Steve Leone, Associate Editor, RenewableEnergyWorld.com
August 31, 2011 | 32 Comments
Fremont-Calif.-based Solyndra, which in 2009 received a $535 million federal loan guarantee, announced Wednesday that it would file for Chapter 11 bankruptcy protection and immediately lay off 1,100 full-time and temporary employees.
“The success of the solar industry cannot be viewed through the lens of one company,” said Resch in a written comment. “Like all industries, some companies will fare differently than others. While the closure of Solyndra’s operations is disappointing, the solar industry as a whole is a bright spot in the U.S. economy.”
The company had downsized its planned growth starting in 2010 when the CIGS thin-film manufacturer pulled an IPO, restructured its executive team, and announced plans to close one of its California plants and delay expansion of its newest facility.
According to its website, Solyndra was in the process of ramping up to 300 MW at its California facility. In 2010, the company completed more than 1,000 installations across the world. It may now look to sell its business and licensing of its advanced CIGS technology.
The company received much fanfare for its innovative rooftop technology and big ambitions. It was held up as an example of a company thriving behind American technology and manufacturing during visits by then-Gov. Arnold Schwarzenegger, Energy Secretary Steven Chu and President Obama.
According to a company press release, Solyndra saw strong growth in the first half of 2011 and secured a number of orders for very large commercial rooftops in North America. Officials said the company could not “achieve full-scale operations rapidly enough to compete in the near term with the resources of larger foreign manufacturers.” The company went on to say a global oversupply of solar panels, falling prices and uncertainty in traditional markets such as Europe led to its decision to exit the solar business.
The news out of California ends what has proven to be a tough month for solar manufacturers in America. U.S.-based Evergreen Solar, also a recipient of strong government backing, filed for bankruptcy and shut down U.S. manufacturing while Germany-based Solon decided to close its American manufacturing operations in favor of focusing on its role as a developer. In both instances, competition from China was cited as a factor in the moves.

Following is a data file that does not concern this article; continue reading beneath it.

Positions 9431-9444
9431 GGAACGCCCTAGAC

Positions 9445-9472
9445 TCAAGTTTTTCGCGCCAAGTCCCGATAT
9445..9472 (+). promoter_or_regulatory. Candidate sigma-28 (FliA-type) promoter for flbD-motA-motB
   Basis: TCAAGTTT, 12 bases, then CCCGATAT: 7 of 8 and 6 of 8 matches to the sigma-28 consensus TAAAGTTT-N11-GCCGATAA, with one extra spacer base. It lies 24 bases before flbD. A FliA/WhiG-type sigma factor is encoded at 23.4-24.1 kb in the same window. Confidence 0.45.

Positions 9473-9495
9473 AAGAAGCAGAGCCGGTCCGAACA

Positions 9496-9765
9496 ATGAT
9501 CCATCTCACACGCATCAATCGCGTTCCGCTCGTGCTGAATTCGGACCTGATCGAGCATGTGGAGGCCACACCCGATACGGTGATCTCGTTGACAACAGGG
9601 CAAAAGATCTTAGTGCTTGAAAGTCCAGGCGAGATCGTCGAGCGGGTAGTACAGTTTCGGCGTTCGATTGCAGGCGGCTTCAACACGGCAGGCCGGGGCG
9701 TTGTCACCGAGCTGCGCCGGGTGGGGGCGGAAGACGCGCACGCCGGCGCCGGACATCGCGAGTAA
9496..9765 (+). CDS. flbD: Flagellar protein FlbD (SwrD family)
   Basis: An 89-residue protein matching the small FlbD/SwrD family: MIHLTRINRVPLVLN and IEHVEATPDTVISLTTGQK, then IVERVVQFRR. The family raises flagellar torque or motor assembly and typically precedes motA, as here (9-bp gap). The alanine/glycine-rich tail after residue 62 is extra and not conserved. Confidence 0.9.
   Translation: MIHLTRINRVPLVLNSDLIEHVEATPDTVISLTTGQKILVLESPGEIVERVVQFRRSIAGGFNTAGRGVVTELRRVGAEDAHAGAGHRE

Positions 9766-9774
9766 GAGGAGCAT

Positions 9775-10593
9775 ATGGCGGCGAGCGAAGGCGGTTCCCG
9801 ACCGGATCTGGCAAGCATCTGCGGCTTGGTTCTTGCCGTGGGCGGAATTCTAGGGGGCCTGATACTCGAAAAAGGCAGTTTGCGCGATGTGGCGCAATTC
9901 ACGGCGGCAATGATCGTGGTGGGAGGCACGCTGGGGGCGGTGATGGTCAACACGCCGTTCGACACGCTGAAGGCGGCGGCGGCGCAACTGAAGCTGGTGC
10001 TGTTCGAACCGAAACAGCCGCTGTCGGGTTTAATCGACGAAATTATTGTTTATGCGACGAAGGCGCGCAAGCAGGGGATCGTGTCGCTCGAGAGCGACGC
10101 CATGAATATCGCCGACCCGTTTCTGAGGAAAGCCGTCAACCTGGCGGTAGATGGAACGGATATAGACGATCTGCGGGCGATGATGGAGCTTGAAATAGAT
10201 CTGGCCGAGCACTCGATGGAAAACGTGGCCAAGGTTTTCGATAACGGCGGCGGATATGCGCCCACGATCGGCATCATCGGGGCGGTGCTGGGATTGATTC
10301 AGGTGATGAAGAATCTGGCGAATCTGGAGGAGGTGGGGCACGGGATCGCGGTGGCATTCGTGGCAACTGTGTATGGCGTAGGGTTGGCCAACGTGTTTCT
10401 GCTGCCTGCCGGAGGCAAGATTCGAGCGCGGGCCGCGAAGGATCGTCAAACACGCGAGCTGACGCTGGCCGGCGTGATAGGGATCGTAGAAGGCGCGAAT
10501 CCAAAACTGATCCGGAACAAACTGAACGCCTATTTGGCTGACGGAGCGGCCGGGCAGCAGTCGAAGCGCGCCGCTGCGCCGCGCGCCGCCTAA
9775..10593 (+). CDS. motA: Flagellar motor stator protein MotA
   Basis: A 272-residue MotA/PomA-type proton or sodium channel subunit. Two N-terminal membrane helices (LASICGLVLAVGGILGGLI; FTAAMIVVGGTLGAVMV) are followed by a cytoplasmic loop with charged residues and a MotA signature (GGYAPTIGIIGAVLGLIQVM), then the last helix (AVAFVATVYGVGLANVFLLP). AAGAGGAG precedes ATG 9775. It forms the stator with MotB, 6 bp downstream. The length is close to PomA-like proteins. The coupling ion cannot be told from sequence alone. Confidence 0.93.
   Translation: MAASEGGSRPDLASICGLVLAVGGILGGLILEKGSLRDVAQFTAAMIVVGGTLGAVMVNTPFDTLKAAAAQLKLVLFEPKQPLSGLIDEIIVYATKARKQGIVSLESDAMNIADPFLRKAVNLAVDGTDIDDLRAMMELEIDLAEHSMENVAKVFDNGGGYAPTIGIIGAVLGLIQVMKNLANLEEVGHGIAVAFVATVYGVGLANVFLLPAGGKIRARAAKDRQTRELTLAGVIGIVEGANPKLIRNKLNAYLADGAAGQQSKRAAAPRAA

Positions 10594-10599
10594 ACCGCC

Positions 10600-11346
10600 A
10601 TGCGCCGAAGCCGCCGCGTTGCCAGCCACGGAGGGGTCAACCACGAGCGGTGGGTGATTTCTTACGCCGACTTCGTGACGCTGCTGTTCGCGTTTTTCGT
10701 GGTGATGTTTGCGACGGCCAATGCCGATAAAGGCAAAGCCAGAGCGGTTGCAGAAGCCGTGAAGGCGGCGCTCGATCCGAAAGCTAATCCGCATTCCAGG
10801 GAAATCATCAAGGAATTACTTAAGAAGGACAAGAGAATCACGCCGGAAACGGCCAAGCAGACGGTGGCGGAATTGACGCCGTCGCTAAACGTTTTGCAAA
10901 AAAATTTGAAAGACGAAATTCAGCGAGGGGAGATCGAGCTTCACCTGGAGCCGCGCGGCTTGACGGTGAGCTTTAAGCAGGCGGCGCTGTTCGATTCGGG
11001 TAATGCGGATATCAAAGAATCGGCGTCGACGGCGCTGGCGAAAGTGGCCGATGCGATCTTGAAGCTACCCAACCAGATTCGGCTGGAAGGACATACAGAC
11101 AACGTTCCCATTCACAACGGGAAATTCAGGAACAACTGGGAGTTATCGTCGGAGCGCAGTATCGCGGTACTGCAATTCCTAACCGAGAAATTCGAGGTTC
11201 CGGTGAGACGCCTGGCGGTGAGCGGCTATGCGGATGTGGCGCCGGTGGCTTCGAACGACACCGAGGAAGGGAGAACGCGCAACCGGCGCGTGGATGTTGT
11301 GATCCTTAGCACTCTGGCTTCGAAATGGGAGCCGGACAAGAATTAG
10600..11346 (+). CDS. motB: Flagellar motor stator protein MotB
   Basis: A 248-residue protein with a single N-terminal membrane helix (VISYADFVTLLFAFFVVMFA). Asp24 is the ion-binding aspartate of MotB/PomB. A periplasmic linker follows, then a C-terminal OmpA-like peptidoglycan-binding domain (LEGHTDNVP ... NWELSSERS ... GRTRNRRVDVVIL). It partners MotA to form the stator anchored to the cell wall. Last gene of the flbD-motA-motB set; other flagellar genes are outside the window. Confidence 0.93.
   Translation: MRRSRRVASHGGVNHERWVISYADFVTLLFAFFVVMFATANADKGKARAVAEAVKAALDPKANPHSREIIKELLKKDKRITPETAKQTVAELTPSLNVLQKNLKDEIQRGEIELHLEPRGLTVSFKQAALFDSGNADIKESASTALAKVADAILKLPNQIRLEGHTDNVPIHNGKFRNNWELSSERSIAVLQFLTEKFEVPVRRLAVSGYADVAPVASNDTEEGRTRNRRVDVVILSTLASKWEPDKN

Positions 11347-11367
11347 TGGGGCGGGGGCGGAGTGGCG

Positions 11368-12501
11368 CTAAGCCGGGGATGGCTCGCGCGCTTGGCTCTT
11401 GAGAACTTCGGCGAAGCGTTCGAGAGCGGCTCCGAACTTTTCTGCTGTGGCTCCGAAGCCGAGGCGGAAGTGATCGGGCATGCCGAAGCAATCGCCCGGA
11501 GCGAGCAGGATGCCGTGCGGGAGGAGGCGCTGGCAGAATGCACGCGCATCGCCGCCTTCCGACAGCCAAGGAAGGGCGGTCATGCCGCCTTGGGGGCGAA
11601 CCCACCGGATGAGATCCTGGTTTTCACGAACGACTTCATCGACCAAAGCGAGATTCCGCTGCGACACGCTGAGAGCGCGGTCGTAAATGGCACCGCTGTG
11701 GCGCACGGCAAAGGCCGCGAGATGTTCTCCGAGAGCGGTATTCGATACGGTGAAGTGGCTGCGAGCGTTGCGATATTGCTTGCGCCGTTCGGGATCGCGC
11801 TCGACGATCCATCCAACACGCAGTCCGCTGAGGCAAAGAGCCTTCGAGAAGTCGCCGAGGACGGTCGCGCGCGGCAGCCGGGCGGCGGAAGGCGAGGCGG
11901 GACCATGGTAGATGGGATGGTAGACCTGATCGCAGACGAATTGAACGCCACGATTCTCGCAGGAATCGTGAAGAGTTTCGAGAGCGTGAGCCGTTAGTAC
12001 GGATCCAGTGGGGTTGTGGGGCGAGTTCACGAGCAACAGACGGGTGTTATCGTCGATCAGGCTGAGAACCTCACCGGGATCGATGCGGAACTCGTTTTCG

According to SEIA, the U.S. solar industry employs more than 100,000 workers at more than 5,500 companies. The trade organization also pointed to a recent report that found the U.S. was a net exporter of $1.9 billion worth of solar energy products in 2010.
“In the last 18 months, solar companies have either added or expanded almost 60 factories in the U.S. and driven the installed cost of solar down by 30 percent,” said Resch.
Though more than 1,000 jobs were lost due to Wednesday’s announcement, Krop says a strong solar presence can lead to stable gains in employment. They’ll be in construction, however, and not likely in manufacturing. Predictable subsidies, said Krop, will lead to more development, which will then create a strong construction base.
Before we get to that point, said Krop, we’ll have to get through industry shake-ups, such as the Solyndra bankruptcy.
“It’s going to be such a high-profile event,” said Krop. “You will have naysayers point to it, saying it’s too expensive of a technology. In the end, it’s about getting solar on your rooftops and into your communities in a cost-effective manner.”
Below is a video interview with a Solyndra official recorded last year at SPI.
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